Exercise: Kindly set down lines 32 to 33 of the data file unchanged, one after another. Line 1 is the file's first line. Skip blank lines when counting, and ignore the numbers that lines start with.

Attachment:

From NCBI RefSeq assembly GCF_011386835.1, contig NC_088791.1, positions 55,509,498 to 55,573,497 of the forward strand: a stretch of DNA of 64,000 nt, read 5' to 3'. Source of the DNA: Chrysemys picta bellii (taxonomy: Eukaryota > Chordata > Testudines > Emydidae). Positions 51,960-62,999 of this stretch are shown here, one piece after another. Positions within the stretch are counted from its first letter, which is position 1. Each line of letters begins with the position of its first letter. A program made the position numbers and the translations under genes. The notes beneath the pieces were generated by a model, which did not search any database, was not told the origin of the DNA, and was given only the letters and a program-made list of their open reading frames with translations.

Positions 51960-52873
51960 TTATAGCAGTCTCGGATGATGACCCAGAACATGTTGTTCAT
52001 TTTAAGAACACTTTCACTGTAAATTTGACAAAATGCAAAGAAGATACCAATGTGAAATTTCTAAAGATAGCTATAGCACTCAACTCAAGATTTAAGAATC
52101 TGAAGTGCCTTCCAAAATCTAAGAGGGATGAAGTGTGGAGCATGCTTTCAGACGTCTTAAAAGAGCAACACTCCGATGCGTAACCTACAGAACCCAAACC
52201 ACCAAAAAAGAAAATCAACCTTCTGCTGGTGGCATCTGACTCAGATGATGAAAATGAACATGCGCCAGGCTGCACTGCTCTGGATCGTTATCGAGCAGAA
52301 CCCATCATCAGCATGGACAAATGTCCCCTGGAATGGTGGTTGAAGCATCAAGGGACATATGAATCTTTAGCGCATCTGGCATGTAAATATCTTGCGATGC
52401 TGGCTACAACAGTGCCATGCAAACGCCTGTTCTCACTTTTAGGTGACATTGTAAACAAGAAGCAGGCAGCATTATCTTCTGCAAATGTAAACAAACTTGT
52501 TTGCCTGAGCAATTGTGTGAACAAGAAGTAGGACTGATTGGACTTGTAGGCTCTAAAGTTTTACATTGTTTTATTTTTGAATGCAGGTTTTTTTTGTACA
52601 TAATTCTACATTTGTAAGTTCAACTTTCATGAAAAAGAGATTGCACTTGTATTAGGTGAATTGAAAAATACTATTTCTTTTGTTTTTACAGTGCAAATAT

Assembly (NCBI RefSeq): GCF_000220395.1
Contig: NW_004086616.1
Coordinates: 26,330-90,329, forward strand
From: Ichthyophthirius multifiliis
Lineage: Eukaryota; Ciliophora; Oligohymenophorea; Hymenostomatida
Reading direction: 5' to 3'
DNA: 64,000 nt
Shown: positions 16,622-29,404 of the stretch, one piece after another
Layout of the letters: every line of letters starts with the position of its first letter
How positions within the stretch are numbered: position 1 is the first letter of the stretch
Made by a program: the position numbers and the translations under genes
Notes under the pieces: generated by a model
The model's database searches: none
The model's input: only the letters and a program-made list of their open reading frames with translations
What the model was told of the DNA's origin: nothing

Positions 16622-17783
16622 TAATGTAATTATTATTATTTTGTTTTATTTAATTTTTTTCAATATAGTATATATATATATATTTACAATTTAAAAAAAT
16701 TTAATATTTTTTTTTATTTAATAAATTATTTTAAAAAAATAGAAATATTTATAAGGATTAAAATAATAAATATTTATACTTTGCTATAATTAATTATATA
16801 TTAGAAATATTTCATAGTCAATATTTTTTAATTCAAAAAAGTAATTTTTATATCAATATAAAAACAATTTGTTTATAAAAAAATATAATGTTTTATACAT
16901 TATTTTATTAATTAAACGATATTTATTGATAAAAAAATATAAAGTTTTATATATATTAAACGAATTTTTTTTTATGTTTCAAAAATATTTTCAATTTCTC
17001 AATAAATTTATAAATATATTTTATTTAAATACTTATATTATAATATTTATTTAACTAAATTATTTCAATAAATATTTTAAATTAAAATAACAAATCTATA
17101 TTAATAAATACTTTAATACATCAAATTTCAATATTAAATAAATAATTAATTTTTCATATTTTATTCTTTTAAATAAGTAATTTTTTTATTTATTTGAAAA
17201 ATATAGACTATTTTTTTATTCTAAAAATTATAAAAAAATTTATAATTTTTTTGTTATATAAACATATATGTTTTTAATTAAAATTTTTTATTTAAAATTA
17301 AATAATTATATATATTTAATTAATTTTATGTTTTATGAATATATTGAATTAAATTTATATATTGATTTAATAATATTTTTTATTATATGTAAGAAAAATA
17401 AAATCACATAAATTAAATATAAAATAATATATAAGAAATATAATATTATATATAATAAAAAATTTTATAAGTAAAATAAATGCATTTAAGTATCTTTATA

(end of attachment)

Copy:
17101 TTAATAAATACTTTAATACATCAAATTTCAATATTAAATAAATAATTAATTTTTCATATTTTATTCTTTTAAATAAGTAATTTTTTTATTTATTTGAAAA
17201 ATATAGACTATTTTTTTATTCTAAAAATTATAAAAAAATTTATAATTTTTTTGTTATATAAACATATATGTTTTTAATTAAAATTTTTTATTTAAAATTA